The term “aminocarbonyl” refers to the group —C(O)NRR where each R is independently hydrogen, alkyl, aryl, heteroaryl, heterocyclyl or where both R groups are joined to form a heterocyclic group (e.g., morpholino). Unless otherwise constrained by the definition, all substituents may optionally be further substituted by 1-3 substituents chosen from alkyl, carboxy, carboxyalkyl, aminocarbonyl, hydroxy, alkoxy, halogen, CF3, amino, substituted amino, cyano, and —S(O)nR, where R is alkyl, aryl, or heteroaryl and n is 0, 1 or 2.
  • [0095]
    The term “acylamino” refers to the group —NRC(O)R where each R is independently hydrogen, alkyl, aryl, heteroaryl, or heterocyclyl. Unless otherwise constrained by the definition, all substituents may optionally be further substituted by 1-3 substituents chosen from alkyl, carboxy, carboxyalkyl, aminocarbonyl, hydroxy, alkoxy, halogen, CF3, amino, substituted amino, cyano, and —S(O)nR, where R is alkyl, aryl, or heteroaryl and n is 0, 1 or 2.
  • [0096]
    The term “acyloxy” refers to the groups —O(O)C-alkyl, —O(O)C-cycloalkyl, —O(O)C-aryl, —O(O)C-heteroaryl, and —O(O)C-heterocyclyl. Unless otherwise constrained by the definition, all substituents may be optionally further substituted by alkyl, carboxy, carboxyalkyl, aminocarbonyl, hydroxy, alkoxy, halogen, CF3, amino, substituted amino, cyano, or —S(O)nR, where R is alkyl, aryl, or heteroaryl and n is 0, 1 or 2.
  • [0097]
    The term “aryl” refers to an aromatic carbocyclic group of 6 to 20 carbon atoms having a single ring (e.g., phenyl) or multiple rings (e.g., biphenyl), or multiple condensed (fused) rings (e.g., naphthyl or anthryl). Preferred aryls include phenyl, naphthyl and the like.
  • [0098]
    The term “arylene” refers to a diradical of an aryl group as defined above. This term is exemplified by groups such as 1,4-phenylene, 1,3-phenylene, 1,2-phenylene, 1,4′-biphenylene, and the like.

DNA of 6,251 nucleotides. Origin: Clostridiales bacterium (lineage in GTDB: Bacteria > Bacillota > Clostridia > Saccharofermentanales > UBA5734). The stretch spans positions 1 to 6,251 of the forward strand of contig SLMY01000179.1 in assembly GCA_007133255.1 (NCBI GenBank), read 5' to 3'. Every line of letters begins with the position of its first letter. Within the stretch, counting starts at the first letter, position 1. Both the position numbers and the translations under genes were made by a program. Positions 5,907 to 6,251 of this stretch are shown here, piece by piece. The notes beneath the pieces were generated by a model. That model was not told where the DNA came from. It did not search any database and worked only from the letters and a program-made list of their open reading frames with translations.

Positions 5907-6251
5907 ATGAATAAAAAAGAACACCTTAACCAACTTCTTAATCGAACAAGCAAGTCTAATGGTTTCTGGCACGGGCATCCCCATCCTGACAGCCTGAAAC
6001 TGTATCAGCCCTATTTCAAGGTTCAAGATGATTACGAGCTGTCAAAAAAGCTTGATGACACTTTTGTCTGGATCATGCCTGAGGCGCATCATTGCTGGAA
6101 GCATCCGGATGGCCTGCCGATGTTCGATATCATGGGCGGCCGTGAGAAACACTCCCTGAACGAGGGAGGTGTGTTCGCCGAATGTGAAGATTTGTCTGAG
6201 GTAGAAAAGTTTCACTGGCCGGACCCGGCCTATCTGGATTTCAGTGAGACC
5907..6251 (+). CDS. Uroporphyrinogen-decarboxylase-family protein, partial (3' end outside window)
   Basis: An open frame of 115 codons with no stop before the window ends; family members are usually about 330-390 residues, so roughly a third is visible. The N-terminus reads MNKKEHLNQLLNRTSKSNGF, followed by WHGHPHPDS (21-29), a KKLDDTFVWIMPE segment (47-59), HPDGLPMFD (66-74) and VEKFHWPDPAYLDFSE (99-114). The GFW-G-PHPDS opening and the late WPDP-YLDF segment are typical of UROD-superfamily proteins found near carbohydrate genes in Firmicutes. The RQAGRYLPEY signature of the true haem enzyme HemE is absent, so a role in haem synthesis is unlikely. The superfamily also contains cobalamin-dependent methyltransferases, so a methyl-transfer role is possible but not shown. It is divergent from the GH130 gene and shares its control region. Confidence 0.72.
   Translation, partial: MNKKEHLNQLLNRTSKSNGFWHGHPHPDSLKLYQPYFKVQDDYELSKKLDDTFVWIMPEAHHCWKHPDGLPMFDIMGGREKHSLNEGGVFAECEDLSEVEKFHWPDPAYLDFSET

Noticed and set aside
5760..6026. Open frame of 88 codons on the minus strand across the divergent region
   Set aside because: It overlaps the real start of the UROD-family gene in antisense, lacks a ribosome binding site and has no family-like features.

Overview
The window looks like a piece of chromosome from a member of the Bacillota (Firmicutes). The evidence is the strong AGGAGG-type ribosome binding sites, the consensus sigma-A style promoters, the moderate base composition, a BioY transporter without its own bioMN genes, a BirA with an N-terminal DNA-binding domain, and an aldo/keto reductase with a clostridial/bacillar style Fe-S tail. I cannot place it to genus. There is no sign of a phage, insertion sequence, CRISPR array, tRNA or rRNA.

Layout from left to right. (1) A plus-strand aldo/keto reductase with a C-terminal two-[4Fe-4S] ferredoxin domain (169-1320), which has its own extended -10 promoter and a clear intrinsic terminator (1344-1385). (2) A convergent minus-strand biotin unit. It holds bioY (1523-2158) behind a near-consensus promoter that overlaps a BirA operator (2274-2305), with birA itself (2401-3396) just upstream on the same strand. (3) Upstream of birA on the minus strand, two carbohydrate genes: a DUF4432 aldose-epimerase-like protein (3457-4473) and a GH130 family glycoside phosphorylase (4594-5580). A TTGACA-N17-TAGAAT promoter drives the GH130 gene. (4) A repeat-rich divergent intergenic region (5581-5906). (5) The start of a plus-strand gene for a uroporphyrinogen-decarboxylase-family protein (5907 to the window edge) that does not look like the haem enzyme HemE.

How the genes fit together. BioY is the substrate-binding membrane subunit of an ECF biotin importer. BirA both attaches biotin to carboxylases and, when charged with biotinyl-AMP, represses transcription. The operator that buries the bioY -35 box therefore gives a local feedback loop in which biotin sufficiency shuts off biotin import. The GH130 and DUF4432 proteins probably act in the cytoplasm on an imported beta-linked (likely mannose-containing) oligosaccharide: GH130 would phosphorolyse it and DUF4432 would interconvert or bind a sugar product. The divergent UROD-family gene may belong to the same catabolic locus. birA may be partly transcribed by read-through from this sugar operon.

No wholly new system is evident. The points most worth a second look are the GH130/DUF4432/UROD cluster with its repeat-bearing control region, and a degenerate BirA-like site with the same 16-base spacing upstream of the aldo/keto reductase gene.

• [0099]
    Unless otherwise constrained by the definition for the aryl or arylene substituent, such aryl or arylene groups can optionally be substituted with from 1 to 5 substituents, preferably 1 to 3 substituents, selected from the group consisting of alkyl, alkenyl, alkynyl, alkoxy, cycloalkyl, cycloalkenyl, acyl, acylamino, acyloxy, amino, aminocarbonyl, alkoxycarbonylamino, azido, cyano, halogen, hydroxy, keto, thiocarbonyl, carboxy, carboxyalkyl, arylthio, heteroarylthio, heterocyclylthio, thiol, alkylthio, aryl, aryloxy, heteroaryl, aminosulfonyl, aminocarbonylamino, heteroaryloxy, heterocyclyl, heterocyclooxy, hydroxyamino, alkoxyamino, nitro, —SO-alkyl, —SO-aryl, —SO-heteroaryl, —SO2-alkyl, SO2-aryl and —SO2-heteroaryl. Unless otherwise constrained by the definition, all substituents may optionally be further substituted by 1-3 substituents chosen from alkyl, carboxy, carboxyalkyl, aminocarbonyl, hydroxy, alkoxy, halogen, CF3, amino, substituted amino, cyano, and —S(O)nR, where R is alkyl, aryl, or heteroaryl and n is 0, 1 or 2.
  • [0100]
    The term “aryloxy” refers to the group aryl-O— wherein the aryl group is as defined above, and includes optionally substituted aryl groups as also defined above. The term “arylthio” refers to the group R—S—, where R is as defined for aryl.
  • [0101]
    The term “amino” refers to the group —NH2.
  • [0102]